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IPFS News Link • Education: Private Secular Schools and Home School

Why Doesn't Every Office Building Have A Microschool?

• https://fee.org, Kerry McDonald

In 1967, the Philadelphia Public Schools launched the Parkway Program, widely known as the "school without walls," that enabled young people to have greater freedom and flexibility over what and where they learned. Various community partnerships were formed with businesses, museums, cultural centers and universities, and classes were held in these locations as students became fully immersed in learning in and from their city. The program was so innovative that, in 1970, The New York Times called it "one of the nation's boldest experiments in public education," noting that over ten thousand students applied for only five hundred available slots.

As with many in-system education innovations that begin with great promise and possibility, the Parkway Program eventually became reabsorbed into the larger public school system, losing its experimental edge.

Today, intrepid educators continue to try to make change within the traditional schooling system, but increasingly entrepreneurial teachers and parents are working outside the system to create innovative, accessible K-12 learning models that push beyond the four walls of a conventional classroom—literally and figuratively.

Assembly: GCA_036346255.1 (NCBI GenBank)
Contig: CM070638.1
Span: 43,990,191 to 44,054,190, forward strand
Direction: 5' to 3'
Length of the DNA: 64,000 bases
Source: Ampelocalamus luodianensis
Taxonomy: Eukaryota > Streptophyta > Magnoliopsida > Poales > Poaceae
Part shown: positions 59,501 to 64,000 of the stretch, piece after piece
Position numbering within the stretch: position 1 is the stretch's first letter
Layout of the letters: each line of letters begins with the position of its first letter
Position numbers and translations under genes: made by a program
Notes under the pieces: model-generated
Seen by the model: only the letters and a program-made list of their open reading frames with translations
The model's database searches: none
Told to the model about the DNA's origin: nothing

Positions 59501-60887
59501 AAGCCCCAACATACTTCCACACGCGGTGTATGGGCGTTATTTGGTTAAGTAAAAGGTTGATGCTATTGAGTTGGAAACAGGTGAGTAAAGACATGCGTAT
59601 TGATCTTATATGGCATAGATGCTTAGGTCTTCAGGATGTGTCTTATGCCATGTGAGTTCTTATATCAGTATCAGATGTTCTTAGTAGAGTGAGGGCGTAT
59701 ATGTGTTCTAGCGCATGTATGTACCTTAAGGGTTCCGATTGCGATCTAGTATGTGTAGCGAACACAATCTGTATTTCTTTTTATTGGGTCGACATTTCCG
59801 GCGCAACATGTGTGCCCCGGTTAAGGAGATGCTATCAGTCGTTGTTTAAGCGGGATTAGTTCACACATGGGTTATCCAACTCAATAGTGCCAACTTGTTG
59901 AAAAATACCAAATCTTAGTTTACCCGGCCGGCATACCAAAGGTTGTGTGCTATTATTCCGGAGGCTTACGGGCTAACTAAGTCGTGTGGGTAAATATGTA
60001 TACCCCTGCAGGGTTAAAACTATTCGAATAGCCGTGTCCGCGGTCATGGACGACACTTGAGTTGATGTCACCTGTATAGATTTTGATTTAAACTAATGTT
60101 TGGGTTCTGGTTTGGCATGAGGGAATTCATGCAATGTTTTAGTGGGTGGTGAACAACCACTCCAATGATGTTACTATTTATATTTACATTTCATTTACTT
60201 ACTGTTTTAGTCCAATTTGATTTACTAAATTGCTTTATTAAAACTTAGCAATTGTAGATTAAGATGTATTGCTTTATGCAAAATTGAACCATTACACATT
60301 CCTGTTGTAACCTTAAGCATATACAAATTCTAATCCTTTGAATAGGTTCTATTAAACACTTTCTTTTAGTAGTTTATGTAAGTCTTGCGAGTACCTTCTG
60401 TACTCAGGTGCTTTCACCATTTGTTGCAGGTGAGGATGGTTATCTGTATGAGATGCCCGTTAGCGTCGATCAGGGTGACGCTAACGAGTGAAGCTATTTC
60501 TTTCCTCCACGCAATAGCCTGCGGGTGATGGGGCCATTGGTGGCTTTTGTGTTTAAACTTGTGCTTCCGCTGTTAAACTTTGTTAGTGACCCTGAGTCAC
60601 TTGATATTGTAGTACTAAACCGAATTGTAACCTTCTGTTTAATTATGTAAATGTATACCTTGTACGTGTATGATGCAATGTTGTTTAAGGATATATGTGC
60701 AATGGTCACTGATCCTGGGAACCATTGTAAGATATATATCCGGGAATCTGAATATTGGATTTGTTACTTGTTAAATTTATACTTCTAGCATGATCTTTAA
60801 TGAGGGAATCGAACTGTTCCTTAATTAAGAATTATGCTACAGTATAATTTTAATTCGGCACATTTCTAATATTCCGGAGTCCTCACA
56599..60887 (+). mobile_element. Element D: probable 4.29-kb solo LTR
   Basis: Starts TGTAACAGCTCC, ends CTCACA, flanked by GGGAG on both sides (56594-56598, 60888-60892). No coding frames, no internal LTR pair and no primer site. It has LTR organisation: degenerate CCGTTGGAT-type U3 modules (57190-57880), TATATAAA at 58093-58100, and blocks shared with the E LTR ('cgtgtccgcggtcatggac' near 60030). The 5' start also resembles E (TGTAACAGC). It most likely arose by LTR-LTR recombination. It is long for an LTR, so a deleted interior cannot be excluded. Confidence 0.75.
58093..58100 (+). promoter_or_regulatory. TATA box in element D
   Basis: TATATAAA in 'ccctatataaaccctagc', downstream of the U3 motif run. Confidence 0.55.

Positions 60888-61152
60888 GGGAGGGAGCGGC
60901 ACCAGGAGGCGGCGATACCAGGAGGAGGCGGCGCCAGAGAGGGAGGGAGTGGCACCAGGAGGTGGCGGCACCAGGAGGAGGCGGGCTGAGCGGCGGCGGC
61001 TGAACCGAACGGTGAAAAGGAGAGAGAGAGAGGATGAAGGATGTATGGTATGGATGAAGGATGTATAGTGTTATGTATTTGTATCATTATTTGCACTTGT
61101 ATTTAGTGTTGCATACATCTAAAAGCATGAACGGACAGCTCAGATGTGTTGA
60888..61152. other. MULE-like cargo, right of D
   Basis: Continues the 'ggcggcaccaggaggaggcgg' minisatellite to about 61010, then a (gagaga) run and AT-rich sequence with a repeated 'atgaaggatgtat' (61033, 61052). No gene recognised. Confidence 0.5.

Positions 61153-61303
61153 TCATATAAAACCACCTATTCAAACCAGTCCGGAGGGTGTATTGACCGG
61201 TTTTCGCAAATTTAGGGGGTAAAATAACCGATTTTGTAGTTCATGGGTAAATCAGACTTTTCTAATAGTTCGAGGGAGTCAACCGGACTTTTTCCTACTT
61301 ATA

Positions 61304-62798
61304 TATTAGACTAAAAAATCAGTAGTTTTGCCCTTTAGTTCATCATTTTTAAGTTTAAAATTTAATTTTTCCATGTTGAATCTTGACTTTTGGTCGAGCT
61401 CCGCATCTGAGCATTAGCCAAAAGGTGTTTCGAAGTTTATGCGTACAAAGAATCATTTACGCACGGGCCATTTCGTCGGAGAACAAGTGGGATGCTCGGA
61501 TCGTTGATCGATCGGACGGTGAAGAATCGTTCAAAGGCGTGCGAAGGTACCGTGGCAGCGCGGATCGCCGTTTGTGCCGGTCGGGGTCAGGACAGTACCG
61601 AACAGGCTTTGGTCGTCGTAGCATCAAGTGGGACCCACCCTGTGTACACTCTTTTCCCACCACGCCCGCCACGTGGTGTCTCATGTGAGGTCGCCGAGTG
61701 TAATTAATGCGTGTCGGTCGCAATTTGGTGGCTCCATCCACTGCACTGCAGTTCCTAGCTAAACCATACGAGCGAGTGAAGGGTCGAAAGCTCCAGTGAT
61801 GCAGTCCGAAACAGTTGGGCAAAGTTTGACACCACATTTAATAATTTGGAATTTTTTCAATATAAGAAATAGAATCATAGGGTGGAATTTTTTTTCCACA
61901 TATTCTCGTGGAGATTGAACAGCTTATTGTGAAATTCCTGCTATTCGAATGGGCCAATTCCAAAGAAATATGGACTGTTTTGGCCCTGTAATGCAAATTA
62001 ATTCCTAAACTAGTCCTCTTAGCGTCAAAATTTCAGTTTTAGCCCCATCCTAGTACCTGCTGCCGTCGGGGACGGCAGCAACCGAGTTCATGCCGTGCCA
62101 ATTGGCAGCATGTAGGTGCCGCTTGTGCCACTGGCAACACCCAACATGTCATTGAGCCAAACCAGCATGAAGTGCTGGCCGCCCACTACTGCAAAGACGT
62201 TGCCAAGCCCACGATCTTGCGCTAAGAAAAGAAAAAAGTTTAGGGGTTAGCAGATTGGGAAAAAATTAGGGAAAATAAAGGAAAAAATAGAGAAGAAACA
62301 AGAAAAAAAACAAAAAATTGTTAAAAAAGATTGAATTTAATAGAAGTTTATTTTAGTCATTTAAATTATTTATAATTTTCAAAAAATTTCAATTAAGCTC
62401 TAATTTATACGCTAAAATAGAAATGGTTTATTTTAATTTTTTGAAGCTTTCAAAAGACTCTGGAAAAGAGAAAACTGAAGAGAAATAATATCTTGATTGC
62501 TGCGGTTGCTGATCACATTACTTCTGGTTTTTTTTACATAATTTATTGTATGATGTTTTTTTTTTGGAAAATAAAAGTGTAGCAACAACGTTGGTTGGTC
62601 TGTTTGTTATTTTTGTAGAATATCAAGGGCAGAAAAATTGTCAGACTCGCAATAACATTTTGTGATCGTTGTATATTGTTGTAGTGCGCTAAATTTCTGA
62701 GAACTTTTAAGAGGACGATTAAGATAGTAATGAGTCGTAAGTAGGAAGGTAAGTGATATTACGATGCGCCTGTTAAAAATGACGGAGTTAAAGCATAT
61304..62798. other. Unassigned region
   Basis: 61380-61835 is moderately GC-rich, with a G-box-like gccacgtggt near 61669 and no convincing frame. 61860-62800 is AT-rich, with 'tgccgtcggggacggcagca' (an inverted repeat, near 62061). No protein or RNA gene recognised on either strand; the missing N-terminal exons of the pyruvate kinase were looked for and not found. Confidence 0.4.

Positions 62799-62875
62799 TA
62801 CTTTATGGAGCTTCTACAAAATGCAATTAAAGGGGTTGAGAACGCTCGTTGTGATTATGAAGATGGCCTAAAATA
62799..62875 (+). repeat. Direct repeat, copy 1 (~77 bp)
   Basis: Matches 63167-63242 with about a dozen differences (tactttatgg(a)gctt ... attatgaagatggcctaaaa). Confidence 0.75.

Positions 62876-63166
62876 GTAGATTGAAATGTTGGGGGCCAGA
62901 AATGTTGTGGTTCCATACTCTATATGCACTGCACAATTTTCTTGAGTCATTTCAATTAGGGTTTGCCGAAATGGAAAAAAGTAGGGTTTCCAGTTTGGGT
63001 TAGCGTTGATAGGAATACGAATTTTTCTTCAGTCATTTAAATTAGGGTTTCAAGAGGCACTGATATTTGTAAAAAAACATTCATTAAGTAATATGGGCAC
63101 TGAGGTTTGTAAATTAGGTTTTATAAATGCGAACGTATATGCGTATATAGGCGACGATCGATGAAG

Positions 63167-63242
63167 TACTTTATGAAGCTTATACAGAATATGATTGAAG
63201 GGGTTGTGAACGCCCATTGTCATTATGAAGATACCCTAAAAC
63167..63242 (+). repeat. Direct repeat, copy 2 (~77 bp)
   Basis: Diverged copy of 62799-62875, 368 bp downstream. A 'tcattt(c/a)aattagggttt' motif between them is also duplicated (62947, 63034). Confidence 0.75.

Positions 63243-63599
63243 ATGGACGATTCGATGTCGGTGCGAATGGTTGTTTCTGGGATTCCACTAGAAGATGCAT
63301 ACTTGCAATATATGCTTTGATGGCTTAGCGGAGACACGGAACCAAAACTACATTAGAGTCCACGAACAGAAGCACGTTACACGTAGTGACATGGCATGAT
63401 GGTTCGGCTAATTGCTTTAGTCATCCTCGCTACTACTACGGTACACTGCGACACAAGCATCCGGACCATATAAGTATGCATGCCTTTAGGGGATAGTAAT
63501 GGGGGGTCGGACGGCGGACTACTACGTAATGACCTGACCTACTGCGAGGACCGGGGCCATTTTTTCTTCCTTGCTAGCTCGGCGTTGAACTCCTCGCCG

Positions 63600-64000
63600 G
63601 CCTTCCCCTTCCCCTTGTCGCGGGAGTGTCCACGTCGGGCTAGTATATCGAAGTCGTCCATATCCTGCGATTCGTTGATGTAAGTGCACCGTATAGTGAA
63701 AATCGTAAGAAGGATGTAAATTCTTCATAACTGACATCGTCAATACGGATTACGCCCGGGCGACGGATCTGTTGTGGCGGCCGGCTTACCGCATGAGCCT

One such program is Revolution School, a private, accredited high school located in a downtown office building in Philadelphia that draws students from more than 25 zip codes across the city. "Zip code diversity is really important to us," said Gina Moore, who founded Revolution School and hosts it within her investment advisory firm's Center City office building. The school opened in 2019 with a small freshman class and today has 31 students in ninth through twelfth grades, with grade-mixing a common feature.

According to Moore, only five students pay the full $25,000 tuition, which is almost half that of traditional, secular private high schools in Philadelphia and comparable to the annual per pupil expenditure of the Philadelphia Public Schools. Most students pay nearer to the $5,000 lower rung of the tuition scale, with several students further off-setting the cost through private scholarship-granting organizations.

7 Comments in Response to

Comment by tittiger
Entered on:

Why the hell don't families home-school their children? Giving you employer more power over you is not a good move IMHO.

Comment by tittiger
Entered on:

Why the hell don't families home-school their children? Giving you employer more power over you is not a good move IMHO.

Comment by tittiger
Entered on:

Why the hell don't families home-school their children? Giving you employer more power over you is not a good move IMHO.

Comment by tittiger
Entered on:

Why the hell don't families home-school their children? Giving you employer more power over you is not a good move IMHO.

Comment by tittiger
Entered on:

Why the hell don't families home-school their children? Giving you employer more power over you is not a good move IMHO.

Comment by tittiger
Entered on:

Why the hell don't families home-school their children? Giving you employer more power over you is not a good move IMHO.

Comment by tittiger
Entered on:

Why the hell don't families home-school their children? Giving you employer more power over you is not a good move IMHO.